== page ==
My kiln was bought second hand and is about 30 years old.  All of it's functions are manual which means I have to be there the entire time to turn it up, watch the temperature and turn it off when it's done.  It's a really good kiln and in good condition so even though I would love to have a new, computerised, and larger kiln, I love this one.
What you can't see in these photos is a large hole that I punched out of the side of the vase.  I then drilled small holes around the large hole so that I could seal the hole with another material.  I will post finished photos of the work after the show is over for those unable to make it in to see. 






So as I said, I love throwing, I have always been a thrower, and the times I have tried working on hand building have been moderately successful.  I just prefer the look, feel and process of throwing.  For this body of work however, I wanted to challenge myself and my way of working.  My throwing is often described as "tight".  This means that I throw in a very controlled and clean way.  I may leave throwing lines in my pots but they are uniform, there is balance and symmetry to my pots and I don't alter the forms in any way.  This is not a bad or a good thing, it just is.  I did want to challenge it in a way though as I think it will make me better.  So my concept behind some of the pieces was to throw part of the pot and coil build the rest of it.  In a broad reference to prosthetics, I would use hand building to finish something that was cut off.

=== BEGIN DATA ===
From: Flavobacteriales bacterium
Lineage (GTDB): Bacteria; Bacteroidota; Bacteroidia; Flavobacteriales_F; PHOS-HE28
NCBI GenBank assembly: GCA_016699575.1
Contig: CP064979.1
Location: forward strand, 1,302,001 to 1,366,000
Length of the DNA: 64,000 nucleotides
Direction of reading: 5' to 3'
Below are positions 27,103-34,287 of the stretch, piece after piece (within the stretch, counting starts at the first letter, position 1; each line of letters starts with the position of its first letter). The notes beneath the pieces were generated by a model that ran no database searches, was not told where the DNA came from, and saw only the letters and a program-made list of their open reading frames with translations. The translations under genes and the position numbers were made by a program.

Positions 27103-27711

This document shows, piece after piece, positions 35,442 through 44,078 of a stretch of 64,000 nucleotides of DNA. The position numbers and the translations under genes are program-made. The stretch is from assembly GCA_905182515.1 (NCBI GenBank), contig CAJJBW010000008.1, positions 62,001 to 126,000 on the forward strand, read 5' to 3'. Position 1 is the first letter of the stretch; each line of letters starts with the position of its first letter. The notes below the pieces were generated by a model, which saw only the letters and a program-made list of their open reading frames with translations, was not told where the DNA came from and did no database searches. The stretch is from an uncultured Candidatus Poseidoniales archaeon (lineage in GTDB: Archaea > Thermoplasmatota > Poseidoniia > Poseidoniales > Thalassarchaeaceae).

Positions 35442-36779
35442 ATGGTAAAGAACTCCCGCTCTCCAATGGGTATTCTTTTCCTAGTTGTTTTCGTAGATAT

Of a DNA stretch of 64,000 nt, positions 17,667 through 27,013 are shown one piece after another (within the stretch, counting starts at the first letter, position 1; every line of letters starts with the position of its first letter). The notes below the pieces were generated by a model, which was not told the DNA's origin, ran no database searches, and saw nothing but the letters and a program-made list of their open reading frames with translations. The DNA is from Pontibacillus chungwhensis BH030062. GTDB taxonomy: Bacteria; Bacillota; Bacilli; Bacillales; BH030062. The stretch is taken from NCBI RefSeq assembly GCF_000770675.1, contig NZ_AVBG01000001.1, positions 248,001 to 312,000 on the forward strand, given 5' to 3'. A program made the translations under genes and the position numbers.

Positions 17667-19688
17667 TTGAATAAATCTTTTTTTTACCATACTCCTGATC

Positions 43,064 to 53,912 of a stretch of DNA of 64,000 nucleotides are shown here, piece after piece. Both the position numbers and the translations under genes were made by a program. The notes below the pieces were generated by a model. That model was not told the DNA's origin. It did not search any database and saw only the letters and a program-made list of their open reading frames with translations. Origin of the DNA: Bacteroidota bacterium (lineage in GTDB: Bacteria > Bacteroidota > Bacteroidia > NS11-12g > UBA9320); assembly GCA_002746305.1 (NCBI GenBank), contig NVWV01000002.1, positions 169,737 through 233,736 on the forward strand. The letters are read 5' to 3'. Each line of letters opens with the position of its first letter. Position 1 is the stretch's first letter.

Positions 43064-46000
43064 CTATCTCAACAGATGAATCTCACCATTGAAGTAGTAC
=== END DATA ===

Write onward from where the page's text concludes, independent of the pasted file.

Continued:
This is the first step, the base was thrown and trimmed and I cut off the top bit of the bowl as a starting place for the coils.